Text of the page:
QUESTION: The Beraisa (23b) teaches that if a woman miscarries a "Guf Atum," she does not become Tamei with Tum'as Leidah. Rebbi explains that a Guf Atum is a body that is missing parts that are vital to its existence. The Tana'im disagree about which missing parts are considered vital. Rebbi Zakai rules that a body without the lower legs, below the knees, is considered a Guf Atum. Rebbi Yanai rules that only when the body is missing the entire length of the legs, from the groin area and down, is it considered a Guf Atum. Rebbi Yosi ben Yehoshua maintains that only when the body is missing the lower torso, below the navel, is it considered a Guf Atum.
The Gemara explains that this dispute is based on the general question of whether or not a Tereifah can live. Rebbi Zakai maintains that a Tereifah cannot live. The other Tana'im maintain that a Tereifah can live, and therefore they maintain that a body that is missing only its lower legs below the knees is considered a viable offspring and the mother is Tamei with Tum'as Leidah, even though the offspring is a Tereifah.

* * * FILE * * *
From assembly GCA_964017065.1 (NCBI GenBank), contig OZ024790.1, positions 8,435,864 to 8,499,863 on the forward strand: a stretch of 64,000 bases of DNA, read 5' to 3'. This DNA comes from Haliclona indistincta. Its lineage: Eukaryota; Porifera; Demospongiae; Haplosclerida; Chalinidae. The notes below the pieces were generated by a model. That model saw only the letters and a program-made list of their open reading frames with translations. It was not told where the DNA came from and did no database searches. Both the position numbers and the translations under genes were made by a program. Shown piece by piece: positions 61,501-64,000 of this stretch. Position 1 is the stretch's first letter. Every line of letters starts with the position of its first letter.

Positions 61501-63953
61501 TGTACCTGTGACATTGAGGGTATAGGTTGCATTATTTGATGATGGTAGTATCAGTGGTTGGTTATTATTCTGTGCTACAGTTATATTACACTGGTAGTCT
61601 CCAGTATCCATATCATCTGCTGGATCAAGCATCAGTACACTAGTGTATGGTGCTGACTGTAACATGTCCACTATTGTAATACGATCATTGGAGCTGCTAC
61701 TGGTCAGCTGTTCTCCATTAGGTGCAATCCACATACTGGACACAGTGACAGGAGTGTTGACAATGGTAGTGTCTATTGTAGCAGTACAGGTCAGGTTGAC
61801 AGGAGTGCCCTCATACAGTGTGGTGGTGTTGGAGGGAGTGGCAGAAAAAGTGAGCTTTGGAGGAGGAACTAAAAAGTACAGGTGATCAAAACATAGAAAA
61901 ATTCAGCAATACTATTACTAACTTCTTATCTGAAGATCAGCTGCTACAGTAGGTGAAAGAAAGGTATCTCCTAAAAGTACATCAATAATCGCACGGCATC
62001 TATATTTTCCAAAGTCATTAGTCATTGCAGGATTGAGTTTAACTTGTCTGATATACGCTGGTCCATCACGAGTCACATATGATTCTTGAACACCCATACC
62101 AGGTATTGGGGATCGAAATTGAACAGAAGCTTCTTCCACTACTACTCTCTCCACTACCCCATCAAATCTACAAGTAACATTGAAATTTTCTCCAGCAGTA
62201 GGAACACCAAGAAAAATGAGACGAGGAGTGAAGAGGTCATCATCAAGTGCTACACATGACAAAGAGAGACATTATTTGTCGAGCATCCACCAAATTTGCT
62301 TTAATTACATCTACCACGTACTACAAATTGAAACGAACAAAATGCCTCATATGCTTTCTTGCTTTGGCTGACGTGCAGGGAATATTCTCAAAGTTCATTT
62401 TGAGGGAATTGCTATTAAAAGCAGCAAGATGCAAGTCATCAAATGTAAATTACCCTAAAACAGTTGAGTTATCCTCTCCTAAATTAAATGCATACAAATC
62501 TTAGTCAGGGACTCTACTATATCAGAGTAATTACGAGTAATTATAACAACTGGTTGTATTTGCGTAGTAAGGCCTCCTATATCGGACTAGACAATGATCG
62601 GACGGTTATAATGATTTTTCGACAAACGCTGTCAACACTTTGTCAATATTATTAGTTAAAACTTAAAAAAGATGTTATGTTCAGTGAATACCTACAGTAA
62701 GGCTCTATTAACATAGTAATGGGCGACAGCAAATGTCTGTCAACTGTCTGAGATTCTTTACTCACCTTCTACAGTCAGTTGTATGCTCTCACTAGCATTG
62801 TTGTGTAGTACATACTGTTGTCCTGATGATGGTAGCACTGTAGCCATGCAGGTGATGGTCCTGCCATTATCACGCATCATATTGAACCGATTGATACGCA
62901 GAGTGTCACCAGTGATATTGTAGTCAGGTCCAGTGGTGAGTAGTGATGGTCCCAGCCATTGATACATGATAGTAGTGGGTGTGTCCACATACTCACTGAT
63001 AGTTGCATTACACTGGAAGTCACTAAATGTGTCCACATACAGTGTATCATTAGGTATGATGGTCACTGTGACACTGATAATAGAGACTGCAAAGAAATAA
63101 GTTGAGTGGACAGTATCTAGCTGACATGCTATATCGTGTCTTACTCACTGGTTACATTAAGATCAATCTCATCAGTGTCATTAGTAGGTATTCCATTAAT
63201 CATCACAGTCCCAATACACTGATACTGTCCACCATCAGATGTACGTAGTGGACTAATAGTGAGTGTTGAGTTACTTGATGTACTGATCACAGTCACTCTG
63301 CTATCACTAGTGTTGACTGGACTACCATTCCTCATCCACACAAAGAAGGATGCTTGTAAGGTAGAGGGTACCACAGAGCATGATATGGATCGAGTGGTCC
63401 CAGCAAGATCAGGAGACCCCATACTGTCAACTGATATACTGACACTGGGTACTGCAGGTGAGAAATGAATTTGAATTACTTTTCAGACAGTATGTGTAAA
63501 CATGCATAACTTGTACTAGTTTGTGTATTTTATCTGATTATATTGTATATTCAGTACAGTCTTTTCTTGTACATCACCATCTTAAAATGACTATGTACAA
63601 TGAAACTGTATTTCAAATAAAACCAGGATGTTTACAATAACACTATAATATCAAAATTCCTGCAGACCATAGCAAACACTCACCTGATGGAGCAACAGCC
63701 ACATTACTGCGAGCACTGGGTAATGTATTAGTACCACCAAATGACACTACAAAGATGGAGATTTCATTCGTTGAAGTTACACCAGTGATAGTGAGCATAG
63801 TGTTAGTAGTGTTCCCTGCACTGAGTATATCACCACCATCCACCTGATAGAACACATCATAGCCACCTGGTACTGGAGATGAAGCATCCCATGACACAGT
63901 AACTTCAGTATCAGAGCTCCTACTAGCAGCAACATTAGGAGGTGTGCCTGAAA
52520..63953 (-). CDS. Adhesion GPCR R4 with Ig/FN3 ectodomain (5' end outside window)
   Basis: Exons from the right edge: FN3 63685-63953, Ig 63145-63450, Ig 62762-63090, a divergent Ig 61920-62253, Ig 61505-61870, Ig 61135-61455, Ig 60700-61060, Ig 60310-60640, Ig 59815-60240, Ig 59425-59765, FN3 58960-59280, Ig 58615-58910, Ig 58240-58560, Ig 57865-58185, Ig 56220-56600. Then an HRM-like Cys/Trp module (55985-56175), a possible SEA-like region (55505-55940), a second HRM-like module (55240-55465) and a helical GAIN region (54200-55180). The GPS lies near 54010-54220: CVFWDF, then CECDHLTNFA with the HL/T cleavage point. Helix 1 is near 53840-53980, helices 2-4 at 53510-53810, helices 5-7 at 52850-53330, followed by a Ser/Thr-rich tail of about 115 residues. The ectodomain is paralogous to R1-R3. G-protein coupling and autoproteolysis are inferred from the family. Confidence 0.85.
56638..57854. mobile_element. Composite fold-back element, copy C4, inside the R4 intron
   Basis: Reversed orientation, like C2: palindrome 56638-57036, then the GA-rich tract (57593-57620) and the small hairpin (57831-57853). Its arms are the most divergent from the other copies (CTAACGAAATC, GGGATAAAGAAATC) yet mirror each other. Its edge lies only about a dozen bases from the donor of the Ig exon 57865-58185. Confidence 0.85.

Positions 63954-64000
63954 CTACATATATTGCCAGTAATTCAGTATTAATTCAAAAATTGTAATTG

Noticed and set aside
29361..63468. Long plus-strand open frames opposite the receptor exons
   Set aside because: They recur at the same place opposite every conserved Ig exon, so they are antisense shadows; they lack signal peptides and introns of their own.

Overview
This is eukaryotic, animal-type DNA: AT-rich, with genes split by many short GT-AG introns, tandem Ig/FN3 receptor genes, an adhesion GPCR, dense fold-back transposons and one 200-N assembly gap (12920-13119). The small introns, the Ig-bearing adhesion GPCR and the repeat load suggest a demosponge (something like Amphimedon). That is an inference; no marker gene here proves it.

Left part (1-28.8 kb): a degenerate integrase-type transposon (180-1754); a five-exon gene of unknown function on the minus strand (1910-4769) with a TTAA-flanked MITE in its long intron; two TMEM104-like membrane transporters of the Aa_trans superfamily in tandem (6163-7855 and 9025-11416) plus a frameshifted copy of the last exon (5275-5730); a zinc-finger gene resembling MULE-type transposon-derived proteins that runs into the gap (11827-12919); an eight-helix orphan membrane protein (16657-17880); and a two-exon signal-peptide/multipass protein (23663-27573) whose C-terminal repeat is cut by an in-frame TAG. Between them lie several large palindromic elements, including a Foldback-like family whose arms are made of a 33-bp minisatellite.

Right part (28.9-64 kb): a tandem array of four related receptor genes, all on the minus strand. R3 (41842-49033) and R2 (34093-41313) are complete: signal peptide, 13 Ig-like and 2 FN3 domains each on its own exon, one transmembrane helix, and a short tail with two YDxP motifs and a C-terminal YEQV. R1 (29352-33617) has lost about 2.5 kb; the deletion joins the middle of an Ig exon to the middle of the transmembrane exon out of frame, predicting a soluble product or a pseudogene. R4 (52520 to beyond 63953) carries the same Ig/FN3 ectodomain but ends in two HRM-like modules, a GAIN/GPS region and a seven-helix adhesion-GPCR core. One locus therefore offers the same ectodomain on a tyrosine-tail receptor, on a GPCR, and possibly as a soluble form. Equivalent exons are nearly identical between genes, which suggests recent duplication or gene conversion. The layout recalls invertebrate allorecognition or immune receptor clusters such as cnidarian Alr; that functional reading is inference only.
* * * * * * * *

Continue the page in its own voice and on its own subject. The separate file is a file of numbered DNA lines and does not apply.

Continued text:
The RAMBAM rules that a Tereifah cannot live (see Hilchos Shechitah 5:1, Hilchos Ma'achalos Asuros 4:9, Hilchos Gerushin 13:16). Accordingly, he should rule that a torso without legs above the knees should not be Metamei Tum'as Leidah, since it is a Guf Atum. However, the Rambam (Hilchos Isurei Bi'ah 10:11) rules, "If the torso was missing the area from the navel and below it is Atum." The MAGID MISHNEH points out that according to the view of the Rambam that a Tereifah cannot live, the baby should not cause Tum'as Leidah even if it is missing its legs only from below the knees!
ANSWER: The RAMBAN, RASHBA, and RITVA all ask a basic question on the Gemara. Why should the ability of the fetus to live determine whether a woman has Tum'as Leidah? The Halachah is that Tum'as Leidah applies even when a woman gives birth to a stillborn! Moreover, Rava rules that a baby born with a hole in the esophagus renders the mother Tamei, even though it certainly is a Tereifah!